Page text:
Back in December of '09 we reviewed a couple of water heaters that we thought were pretty stylish.  The American Council for an Energy Efficient Economy (ACEEE) has created a chart which looks at operating efficiencies and lifetime costs for nine different types of water heaters.  We promoted two types of water heaters, one being the high-eff. electric storage, the other being a heat-pump water heater (HPWH).  We were impressed by both.  The ACEEE study shows the HPWH to be the most efficient unit as well as having the lowest lifetime operating cost.  (N.B. that ACEEE lists $190 as annual operating cost while Ruud lists their unit as costing $234 per year.  Comparisons made with the average of $212/yr).  In fact, compared to a standard electric water heater, the HPWH has a payback period of a little over three and a half years.  Even the high-eff. electric has a 3 year payback period over the standard electric tank.  After that, though, the HPWH will be ten times cheaper to operate than the high-eff. over the standard electric tank.  (Payback period calculated by taking difference of installed costs and dividing by the difference in yearly energy costs.)

Note that if you currently use an oil-fired boiler, you almost can't afford to NOT switch to a new water heater.  Even a minimum efficiency electric heater will have a 4 year payback period.  If gas is available in your area and you prefer it in case of an electric outage, payback period is about 3 years for a conventional gas heater.  Even a HPWH will pay back in 4 years.  (Payback period calculated by taking installed cost and dividing by the difference in yearly energy costs.)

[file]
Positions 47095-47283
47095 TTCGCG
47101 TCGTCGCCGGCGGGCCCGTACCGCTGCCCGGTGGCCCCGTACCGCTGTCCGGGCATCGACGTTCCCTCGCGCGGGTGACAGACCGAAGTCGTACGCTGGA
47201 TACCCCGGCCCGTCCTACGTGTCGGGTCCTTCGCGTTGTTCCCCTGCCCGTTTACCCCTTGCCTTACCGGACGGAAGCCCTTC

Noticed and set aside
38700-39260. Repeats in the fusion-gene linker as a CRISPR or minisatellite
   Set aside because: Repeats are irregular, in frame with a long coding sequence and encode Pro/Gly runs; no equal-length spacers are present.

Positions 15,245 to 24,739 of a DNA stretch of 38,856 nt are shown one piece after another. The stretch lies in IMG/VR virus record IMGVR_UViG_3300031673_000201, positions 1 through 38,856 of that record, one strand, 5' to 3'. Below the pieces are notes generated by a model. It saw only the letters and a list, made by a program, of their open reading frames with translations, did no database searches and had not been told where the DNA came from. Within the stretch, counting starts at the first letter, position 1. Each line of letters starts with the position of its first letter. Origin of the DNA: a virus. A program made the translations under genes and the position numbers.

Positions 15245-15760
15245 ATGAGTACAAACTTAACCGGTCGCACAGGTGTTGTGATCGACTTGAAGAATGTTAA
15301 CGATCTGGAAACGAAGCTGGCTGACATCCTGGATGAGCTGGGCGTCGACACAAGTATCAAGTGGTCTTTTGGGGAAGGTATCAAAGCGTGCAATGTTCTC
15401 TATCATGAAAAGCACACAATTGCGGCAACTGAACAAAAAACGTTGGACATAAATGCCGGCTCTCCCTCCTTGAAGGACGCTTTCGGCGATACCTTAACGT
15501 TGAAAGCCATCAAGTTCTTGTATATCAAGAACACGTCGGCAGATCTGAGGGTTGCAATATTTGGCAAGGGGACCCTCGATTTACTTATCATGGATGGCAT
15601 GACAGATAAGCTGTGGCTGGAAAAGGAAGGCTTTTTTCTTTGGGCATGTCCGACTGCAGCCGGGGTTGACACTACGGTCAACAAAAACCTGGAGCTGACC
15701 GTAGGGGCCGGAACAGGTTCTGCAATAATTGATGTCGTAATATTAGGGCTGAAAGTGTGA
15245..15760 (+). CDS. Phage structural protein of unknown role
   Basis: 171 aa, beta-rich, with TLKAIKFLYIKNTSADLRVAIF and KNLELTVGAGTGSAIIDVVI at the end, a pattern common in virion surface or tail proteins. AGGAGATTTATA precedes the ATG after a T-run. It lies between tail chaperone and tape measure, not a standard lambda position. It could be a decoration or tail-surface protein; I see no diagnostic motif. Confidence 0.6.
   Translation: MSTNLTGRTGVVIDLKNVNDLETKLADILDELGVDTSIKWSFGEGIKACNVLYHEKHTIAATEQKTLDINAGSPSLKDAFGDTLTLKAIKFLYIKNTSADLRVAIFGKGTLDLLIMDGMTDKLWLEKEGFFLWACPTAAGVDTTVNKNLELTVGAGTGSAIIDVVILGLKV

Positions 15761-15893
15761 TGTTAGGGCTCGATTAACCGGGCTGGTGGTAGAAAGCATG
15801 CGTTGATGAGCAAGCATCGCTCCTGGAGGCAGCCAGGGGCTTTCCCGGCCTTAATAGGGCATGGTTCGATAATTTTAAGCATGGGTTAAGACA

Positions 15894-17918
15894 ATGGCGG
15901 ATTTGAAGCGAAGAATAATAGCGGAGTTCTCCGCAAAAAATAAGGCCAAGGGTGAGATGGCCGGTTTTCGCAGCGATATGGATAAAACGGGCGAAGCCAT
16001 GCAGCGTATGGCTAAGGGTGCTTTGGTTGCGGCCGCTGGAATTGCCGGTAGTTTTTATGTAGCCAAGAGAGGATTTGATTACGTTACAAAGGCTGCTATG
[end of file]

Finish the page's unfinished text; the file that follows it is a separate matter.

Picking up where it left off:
Of note is that some state and federal tax credits will offset the cost of a high-efficiency water heater even further making your payback almost immediate.  The federal 30% tax credit for energy efficient improvements brings the payback period of a HPWH to less than two years (20 months) compared to a standard electric tank heater.

Istockhouseplans doesn't always designate a space for a water heater within the house (and attached garages in our designs are rare).  Therefore we are pleased to see that the HPWH is a high contender for cost and efficiency.  These types of units can be put in crawlspaces, basements, and even outside in a milder climate.  For colder climates a little attached shed on the side or back of the house would suffice fine.  As always, check with your local codes, etc, etc.